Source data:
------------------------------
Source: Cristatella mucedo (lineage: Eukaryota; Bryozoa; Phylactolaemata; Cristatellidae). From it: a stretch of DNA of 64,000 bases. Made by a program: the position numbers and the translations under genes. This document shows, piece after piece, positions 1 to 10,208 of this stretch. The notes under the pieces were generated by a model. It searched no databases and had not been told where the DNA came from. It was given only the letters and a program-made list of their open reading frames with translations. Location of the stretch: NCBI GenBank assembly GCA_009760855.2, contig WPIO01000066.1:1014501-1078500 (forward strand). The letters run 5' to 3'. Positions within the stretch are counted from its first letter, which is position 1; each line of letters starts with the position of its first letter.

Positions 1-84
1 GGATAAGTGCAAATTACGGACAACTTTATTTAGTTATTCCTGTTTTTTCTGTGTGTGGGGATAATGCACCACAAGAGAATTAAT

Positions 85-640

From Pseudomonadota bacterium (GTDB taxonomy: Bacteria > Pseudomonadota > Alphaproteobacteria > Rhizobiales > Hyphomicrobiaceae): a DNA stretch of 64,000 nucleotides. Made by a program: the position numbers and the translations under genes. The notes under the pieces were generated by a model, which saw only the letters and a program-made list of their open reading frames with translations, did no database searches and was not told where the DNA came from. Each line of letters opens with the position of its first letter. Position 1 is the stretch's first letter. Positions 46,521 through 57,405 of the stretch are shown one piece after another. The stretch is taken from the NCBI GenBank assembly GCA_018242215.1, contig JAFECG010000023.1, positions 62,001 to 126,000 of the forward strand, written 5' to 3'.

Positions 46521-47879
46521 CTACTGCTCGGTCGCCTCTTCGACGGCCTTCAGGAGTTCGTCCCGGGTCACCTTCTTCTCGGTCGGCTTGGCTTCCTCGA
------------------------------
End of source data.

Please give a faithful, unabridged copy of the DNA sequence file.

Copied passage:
Source: Cristatella mucedo (lineage: Eukaryota; Bryozoa; Phylactolaemata; Cristatellidae). From it: a stretch of DNA of 64,000 bases. Made by a program: the position numbers and the translations under genes. This document shows, piece after piece, positions 1 to 10,208 of this stretch. The notes under the pieces were generated by a model. It searched no databases and had not been told where the DNA came from. It was given only the letters and a program-made list of their open reading frames with translations. Location of the stretch: NCBI GenBank assembly GCA_009760855.2, contig WPIO01000066.1:1014501-1078500 (forward strand). The letters run 5' to 3'. Positions within the stretch are counted from its first letter, which is position 1; each line of letters starts with the position of its first letter.

Positions 1-84
1 GGATAAGTGCAAATTACGGACAACTTTATTTAGTTATTCCTGTTTTTTCTGTGTGTGGGGATAATGCACCACAAGAGAATTAAT

Positions 85-640

From Pseudomonadota bacterium (GTDB taxonomy: Bacteria > Pseudomonadota > Alphaproteobacteria > Rhizobiales > Hyphomicrobiaceae): a DNA stretch of 64,000 nucleotides. Made by a program: the position numbers and the translations under genes. The notes under the pieces were generated by a model, which saw only the letters and a program-made list of their open reading frames with translations, did no database searches and was not told where the DNA came from. Each line of letters opens with the position of its first letter. Position 1 is the stretch's first letter. Positions 46,521 through 57,405 of the stretch are shown one piece after another. The stretch is taken from the NCBI GenBank assembly GCA_018242215.1, contig JAFECG010000023.1, positions 62,001 to 126,000 of the forward strand, written 5' to 3'.

Positions 46521-47879
46521 CTACTGCTCGGTCGCCTCTTCGACGGCCTTCAGGAGTTCGTCCCGGGTCACCTTCTTCTCGGTCGGCTTGGCTTCCTCGA